The Trio Concerts
Out Right Now
Saxophonist/clarinetist/pianist Joe Maneri is a fine innovator in style and technique. That artistry, however, doesn't always transfer to his records. These three releases do not capture his unique microtonal techniques properly: they are all less-than-spectacular live recordings. What Maneri needs more than live albums are serious, intentional studio recordings, like the ones he has made for ECM. On these outings, Maneri plays with great vitality and refinement, but the results aren't consistently worthy of release.
The best album of this bunch is the second disc of The Trio Concerts. Backed by Randy Peterson on drums and son Mat Maneri on violin, this date from November 1998 shows the trio in prime form. Joe Maneri switches back and forth between alto and tenor saxophones, clarinet and piano as the trio enjoys a great exchange of ideas throughout the set, with each member given opportunity to showcase his own voice. The treasures of the second CD are tarnished, however, by the mediocrity of disc one. The recording, made 13 months prior, is atrociously poor. The uneven microphone setup makes Peterson so much louder than the other musicians, and when the trio plays in unison Joe Maneri is inaudible at times.
The hatOLOGY release, Out Right Now, is confounding. The CD is a six-year-old concert recorded around the release of Three Men Walking (ECM), one of Maneri's finest recordings. The lineup of father and son Maneri and guitarist Morris speaks a personal language, finishing each other's musical sentences like only family and friends can. While the playing at this 1995 show in Cologne, Germany, is up to the same high standard set by Three Men Walking, the recording quality is much poorer. And at over 70 minutes, it is less rewarding than the pristine ECM CD.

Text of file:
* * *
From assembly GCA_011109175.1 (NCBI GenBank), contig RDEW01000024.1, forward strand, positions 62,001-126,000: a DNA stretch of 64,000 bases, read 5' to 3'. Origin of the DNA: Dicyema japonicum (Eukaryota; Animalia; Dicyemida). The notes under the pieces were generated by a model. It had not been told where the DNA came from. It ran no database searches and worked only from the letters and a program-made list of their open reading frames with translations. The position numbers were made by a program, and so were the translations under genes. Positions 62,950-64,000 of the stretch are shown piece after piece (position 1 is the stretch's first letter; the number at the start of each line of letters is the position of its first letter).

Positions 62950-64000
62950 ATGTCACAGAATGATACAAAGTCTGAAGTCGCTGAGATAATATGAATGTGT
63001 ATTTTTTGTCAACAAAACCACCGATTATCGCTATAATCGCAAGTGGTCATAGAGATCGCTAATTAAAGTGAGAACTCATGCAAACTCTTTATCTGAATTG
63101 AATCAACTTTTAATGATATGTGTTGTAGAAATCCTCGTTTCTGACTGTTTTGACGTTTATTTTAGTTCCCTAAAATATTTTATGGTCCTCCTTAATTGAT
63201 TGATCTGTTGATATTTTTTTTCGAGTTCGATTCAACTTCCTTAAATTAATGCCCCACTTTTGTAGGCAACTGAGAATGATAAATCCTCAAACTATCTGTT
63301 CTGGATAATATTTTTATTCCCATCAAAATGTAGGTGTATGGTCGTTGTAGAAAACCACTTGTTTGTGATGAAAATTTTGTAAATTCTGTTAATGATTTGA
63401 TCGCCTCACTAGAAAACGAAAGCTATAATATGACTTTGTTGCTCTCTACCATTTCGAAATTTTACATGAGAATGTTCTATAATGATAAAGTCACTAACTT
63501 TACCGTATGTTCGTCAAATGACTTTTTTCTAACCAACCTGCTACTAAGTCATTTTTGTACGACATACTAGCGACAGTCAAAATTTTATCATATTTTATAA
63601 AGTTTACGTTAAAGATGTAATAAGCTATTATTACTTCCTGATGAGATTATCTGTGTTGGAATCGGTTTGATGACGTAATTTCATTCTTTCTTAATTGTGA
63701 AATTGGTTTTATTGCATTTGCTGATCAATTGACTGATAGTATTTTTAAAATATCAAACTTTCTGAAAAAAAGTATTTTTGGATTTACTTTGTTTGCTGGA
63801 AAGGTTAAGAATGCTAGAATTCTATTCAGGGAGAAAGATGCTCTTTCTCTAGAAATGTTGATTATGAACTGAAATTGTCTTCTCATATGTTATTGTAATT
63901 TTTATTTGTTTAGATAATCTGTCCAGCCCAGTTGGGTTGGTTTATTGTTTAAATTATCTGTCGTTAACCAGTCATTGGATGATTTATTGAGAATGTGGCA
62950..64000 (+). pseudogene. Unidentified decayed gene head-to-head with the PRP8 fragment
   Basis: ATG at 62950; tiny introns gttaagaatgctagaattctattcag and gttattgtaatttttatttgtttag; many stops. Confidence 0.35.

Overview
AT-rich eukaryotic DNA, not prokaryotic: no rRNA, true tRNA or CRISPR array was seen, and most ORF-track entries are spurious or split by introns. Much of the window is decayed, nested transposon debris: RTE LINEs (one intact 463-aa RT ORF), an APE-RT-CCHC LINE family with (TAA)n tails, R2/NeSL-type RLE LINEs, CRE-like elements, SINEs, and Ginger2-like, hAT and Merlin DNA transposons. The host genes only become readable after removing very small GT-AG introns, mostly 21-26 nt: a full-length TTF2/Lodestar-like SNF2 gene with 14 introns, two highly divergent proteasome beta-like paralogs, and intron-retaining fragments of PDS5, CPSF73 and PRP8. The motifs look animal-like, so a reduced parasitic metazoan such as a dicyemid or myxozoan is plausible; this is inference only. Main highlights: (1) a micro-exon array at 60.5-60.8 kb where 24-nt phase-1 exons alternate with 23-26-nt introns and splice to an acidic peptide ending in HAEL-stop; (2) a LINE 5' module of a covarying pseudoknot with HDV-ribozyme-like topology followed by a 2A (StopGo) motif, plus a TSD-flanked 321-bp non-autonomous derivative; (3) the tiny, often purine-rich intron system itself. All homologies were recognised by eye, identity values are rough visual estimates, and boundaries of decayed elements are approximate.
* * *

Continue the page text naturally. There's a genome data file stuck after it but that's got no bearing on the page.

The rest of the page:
The third installment of live Maneri isn't really his record. Although he is given partial credit for the album, it is Steven Lantner's CD. While there is nothing to distinguish this from being a totally improvised event, Lantner is given most of the writing credit. Recorded live at the WGBH Radio Studio in August 2000, the trio of Maneri, Lantner and Morris is not an ideal match. The group sounds disjointed and abrasive to the point where it seems that Maneri and Morris probably wouldn't (or at least shouldn't) want their names on the front of the CD.
Maneri is one of those rare musicians that is often brilliant in his live performances. What some label needs to do is preserve his remarkable performances by recording them properly.